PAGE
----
Posts for tag: diabetes
Today, dental implants are an increasingly popular option for replacing lost teeth — an issue faced by many older Americans. It’s not hard to see why these high-tech prosthetic teeth are preferred: They look, “feel” and function just like natural teeth… and with proper care they can last the rest of your life. Unfortunately, many people who could benefit from implants also face an additional health problem: diabetes, a metabolic disease that can affect many different parts of the body, sometimes severely.Â Uncontrolled diabetes can lead to nerve and tissue damage, and may adversely impact your oral health. So if you have diabetes, does it mean you won’t be able to get dental implants?Â
The short answer is no — but there are some considerations that diabetics (and their health care providers) need to keep in mind. For example, it has been demonstrated that wounds in diabetics tend to heal more slowly, and are more prone to infection than those in non-diabetics. Also, people with diabetes sometimes experience a chronic inflammatory response, which can eventually lead to tissue damage or other problems.
Because the placement of dental implants requires minor surgery, dentists and researchers have questioned whether people with diabetes are good candidates for implants. Now there’s encouraging news: Several recent studies have come to the conclusion that many diabetics can indeed undergo an implant procedure without undue risk.
One key consideration is how well an individual can control his or her blood glucose levels. Researchers have found that diabetics with good blood glucose control, those with poor glucose control, and non-diabetics all have similar implant success rates (above 95%). However, in diabetics with poor glucose control, more time may be needed for the jawbone to heal in the area where the implant procedure was done. That doesn’t by any means rule out the placement of a dental implant — but it does mean that special considerations apply to individuals in this situation.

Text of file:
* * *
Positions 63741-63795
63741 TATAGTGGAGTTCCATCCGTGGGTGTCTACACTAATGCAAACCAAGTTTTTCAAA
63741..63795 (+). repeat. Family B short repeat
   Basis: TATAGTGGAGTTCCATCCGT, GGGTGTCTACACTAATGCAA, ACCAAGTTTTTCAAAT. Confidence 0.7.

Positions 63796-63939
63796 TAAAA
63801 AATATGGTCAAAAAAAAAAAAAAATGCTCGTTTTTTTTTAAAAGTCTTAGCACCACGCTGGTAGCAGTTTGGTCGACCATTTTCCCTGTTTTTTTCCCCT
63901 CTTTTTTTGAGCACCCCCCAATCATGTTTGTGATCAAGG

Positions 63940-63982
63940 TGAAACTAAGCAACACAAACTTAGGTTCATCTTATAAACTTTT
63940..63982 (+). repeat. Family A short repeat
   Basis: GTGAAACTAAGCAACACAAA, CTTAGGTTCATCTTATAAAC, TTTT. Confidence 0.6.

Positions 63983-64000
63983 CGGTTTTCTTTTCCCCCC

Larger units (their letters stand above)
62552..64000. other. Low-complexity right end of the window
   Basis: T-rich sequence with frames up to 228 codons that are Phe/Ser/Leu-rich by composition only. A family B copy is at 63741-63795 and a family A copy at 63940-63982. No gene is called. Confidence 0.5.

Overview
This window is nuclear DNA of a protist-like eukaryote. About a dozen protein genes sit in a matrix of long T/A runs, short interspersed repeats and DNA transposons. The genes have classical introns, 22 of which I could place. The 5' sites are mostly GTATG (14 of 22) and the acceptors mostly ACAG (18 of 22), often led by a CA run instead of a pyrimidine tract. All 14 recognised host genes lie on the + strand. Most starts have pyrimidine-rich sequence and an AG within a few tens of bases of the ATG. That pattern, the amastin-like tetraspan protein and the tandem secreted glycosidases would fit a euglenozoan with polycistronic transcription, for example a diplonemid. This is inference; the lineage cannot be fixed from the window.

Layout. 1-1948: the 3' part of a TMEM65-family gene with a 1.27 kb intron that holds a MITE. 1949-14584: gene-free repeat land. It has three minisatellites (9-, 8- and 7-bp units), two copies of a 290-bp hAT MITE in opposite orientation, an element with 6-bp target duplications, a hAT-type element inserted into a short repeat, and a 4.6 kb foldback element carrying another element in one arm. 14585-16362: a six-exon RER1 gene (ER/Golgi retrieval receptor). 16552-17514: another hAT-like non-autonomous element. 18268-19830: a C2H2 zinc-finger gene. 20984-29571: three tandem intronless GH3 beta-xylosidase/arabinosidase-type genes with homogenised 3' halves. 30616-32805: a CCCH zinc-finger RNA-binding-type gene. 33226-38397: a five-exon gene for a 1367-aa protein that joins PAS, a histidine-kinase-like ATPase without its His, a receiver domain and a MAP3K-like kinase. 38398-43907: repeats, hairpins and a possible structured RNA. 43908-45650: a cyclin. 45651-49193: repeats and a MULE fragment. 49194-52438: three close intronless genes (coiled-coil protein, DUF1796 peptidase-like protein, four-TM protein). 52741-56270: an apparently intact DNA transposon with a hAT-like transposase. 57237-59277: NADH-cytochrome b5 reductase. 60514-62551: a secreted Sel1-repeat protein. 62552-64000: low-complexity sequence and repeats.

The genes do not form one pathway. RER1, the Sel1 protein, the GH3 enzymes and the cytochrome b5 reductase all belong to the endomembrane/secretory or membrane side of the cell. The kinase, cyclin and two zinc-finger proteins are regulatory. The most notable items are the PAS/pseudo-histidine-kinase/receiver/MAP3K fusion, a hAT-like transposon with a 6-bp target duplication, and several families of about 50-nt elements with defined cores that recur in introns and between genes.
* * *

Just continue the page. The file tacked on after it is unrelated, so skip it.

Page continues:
So if you are considering an implant procedure but have trouble controlling your blood glucose levels, ask us how we can help. Just remember that in most cases, having diabetes doesn’t mean you won’t be able to enjoy the benefits of dental implants. If you have additional questions, contact us or schedule an appointment.
If you're one of the more than 26 million people in the U.S. with diabetes, you know first hand how the disease impacts your life. That includes your dental health — and whether or not implants are a good tooth replacement option for you.
Diabetes is actually the name for a group of diseases affecting how your body processes glucose, a simple sugar that provides energy for the body's cells. The level of glucose in the blood is regulated by insulin, a hormone produced in the pancreas. Diabetes causes the pancreas to either stop producing insulin (Type 1) or not produce enough (Type 2). Also in Type 2, the body can become unresponsive to the insulin produced.
The implications for either type are serious and can be life-threatening. If glucose levels are chronically too low or high the patient could eventually go blind, suffer nerve damage, or develop kidney disease. Diabetes also interferes with wound healing and creates a greater susceptibility for gangrene: diabetics thus have a higher risk for losing fingers, toes and limbs, and can even succumb to coma or death.
Type 2 is the most common form of diabetes. Fortunately, most people with this type can effectively manage it through diet, exercise and regular glucose monitoring; if need be, prescription medication can help regulate their levels. Even so, diabetics with their disease under control must still be alert to slower wound healing and a higher risk of infection.
Because implant placement is a minor surgical procedure, the aspects of diabetes related to healing, infection and inflammation could have an adverse impact on the ultimate success of the placement. Implant surgery creates a wound in the surrounding gum tissues and bone that will need to heal; the body's immune response in a diabetic can interfere with that process. And if infection sets in, the risks of implant failure increase.
But research has shown that diabetics with good glucose management have as high a success rate (over 95% after ten years) as non-diabetic patients. That means the implant option is a viable one for you as a diabetic — but only if you have your disease under control.